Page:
Since I went to a British school, you have always been part of me. Now you are leaving, and it breaks my heart
Two recent ECJ rulings have serious global consequences for internet freedom.
NICOLA STURGEON has been a prominent anti-Brexit voice since the referendum and wants Scotland to be an independent state inside the EU – but she has been accused of having an ulterior motive by columnist Toby Young in a newly-released report.
In a pivotal week that could decide the future of Brexit and the fate of the world’s fifth largest economy, Johnson is trying to strike an exit deal with the EU to allow an orderly split with its biggest trading partner on Oct. 31.
But Johnson must navigate the complexities of EU politics to clinch a deal at an Oct. 17-18 EU summit and then try to convince a deeply divided British parliament on Oct. 19 to ratify any agreement.
If he succeeds, Britain will leave the bloc on Oct. 31 with arrangements to minimise disruption at borders and preserve the complex supply chains that underpin swathes of the economy.
Who backs Brexit? Agriculture is against it; industry is against it; services are against it. None of them, needless to say, support a no-deal Brexit. Yet the Conservative party, which favoured European union for economic reasons over many decades, has become not only Eurosceptic – it is set on a course regarded by every reputable capitalist state and the great majority of capitalist enterprises as deeply foolish.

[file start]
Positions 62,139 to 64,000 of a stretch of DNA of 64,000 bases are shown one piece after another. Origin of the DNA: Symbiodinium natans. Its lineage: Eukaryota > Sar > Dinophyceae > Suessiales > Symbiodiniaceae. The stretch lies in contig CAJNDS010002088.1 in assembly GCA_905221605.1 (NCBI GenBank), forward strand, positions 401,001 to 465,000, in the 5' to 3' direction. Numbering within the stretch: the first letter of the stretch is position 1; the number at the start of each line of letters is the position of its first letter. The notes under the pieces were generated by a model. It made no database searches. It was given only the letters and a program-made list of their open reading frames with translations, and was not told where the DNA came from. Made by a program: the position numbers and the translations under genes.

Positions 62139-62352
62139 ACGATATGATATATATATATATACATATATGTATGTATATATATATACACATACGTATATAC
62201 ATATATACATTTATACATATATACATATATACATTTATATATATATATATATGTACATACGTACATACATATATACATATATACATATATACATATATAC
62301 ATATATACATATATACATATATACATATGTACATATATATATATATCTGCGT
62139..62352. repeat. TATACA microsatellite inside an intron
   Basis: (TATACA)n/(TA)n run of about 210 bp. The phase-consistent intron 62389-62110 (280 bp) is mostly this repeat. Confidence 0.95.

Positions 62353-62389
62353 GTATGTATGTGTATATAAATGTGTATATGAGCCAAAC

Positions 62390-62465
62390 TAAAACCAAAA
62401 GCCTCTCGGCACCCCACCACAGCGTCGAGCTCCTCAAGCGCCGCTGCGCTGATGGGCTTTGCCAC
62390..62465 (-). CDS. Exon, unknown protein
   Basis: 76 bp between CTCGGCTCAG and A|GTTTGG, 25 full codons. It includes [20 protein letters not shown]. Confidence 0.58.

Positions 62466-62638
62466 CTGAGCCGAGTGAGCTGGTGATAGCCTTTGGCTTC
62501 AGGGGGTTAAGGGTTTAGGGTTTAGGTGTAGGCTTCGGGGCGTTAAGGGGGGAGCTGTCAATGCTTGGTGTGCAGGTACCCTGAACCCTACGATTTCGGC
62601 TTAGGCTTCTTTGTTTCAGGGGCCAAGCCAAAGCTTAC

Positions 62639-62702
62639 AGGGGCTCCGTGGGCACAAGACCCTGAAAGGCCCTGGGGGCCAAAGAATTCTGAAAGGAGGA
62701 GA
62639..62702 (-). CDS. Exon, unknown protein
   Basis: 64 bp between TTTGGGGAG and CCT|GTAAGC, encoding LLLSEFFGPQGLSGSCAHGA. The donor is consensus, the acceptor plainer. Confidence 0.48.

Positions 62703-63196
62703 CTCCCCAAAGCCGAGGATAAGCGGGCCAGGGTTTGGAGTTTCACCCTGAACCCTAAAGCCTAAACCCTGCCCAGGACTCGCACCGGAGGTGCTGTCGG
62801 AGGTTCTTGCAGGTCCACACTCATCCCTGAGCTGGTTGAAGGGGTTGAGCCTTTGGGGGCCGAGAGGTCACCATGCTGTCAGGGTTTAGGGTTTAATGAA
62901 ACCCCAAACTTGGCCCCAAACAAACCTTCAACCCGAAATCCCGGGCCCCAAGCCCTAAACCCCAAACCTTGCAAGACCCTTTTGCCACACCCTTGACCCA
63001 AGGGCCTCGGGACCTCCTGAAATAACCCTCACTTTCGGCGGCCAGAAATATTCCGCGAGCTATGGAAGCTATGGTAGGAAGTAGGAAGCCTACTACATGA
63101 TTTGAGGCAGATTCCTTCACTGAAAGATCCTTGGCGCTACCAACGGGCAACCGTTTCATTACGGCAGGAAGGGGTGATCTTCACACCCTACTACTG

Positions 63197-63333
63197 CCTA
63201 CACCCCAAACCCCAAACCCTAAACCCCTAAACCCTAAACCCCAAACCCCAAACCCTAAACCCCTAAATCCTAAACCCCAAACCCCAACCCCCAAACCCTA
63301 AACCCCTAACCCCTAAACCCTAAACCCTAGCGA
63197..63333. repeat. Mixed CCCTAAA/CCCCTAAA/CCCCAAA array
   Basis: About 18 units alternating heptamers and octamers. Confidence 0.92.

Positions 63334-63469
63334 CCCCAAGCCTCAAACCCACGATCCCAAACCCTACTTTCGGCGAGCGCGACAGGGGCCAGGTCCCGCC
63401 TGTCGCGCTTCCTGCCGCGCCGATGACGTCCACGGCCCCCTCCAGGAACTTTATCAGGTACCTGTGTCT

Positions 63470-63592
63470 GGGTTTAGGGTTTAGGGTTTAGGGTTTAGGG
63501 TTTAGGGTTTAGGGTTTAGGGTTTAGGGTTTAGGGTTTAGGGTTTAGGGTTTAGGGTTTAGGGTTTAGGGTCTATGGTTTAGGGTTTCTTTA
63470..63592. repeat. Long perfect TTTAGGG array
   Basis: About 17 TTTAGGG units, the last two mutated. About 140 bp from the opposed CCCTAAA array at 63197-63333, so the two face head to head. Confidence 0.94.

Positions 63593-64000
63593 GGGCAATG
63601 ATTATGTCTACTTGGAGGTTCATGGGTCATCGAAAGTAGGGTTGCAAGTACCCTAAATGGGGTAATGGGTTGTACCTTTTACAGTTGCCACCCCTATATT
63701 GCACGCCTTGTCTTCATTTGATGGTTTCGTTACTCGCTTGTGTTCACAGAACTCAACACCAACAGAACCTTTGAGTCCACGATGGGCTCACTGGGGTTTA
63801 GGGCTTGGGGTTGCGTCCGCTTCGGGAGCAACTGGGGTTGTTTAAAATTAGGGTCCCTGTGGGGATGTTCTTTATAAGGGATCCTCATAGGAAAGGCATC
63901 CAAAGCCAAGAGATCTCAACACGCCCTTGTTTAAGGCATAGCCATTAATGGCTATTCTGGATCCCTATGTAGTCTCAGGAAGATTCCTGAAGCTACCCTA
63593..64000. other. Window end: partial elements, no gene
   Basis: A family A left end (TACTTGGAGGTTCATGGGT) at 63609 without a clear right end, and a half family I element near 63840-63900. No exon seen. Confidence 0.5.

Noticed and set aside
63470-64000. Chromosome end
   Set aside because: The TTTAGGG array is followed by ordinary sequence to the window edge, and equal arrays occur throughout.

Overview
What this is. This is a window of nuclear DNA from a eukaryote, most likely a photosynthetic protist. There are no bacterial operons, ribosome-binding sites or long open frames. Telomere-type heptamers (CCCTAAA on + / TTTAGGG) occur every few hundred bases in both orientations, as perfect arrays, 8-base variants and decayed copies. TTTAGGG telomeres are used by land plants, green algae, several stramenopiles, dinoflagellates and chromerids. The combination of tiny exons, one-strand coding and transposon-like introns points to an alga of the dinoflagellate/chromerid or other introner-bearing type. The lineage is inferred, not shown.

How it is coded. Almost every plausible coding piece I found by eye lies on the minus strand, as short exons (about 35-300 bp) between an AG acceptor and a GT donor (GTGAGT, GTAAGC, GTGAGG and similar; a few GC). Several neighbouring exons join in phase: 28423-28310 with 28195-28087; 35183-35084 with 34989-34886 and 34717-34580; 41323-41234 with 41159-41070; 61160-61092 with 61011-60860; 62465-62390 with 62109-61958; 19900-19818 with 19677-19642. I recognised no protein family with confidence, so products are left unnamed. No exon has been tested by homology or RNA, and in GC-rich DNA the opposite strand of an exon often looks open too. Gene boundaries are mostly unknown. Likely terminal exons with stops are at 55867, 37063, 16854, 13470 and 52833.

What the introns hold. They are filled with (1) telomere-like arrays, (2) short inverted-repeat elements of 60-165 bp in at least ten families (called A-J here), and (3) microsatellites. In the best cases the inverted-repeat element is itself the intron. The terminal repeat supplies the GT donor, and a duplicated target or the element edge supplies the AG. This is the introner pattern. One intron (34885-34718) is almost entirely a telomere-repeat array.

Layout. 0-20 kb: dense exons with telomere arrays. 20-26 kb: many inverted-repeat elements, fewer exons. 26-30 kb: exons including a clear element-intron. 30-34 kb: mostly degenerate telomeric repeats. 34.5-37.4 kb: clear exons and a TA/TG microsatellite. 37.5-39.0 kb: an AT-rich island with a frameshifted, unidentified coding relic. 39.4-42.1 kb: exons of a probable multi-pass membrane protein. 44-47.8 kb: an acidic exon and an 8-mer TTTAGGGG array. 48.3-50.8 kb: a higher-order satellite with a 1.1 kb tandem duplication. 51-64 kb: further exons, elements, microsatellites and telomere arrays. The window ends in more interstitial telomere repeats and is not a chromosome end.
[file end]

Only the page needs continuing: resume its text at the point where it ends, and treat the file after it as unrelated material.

If any prime minister in the past had shown such a determined ignorance of the dynamics of global capitalism, the massed ranks of British capital would have stepped in to force a change of direction. Yet today, while the CBI and the Financial Times call for the softest possible Brexit, the Tory party is no longer listening.
Dr Sarah Ingham is a member of Kensington, Chelsea and Fulham Conservative Association.
“We’re not at court to ask the court to jail Boris Johnson.”
Another day, another legal action by Joanna Cherry – this time to require the Prime Minister to comply with the so-called Benn Act and seek an extension to avoid leaving the EU without a deal. Despite her denial, the prospect of the Downing Street One being banged up is probably the only part of the process that most of the electorate can relate to.
‘Justiciable.’ Less than a month ago many voters are likely to have googled or reached for the dictionary to check the exact definition. Thanks to Cherry and more than 70 other MPs dragging judges into the toxic swamp that is politics today, the electorate is now aware it means ‘subject to trial in a court of law’.
Women affected by the state pension age increases have expressed disappointment after the High Court dismissed their claims that the changes were discriminatory.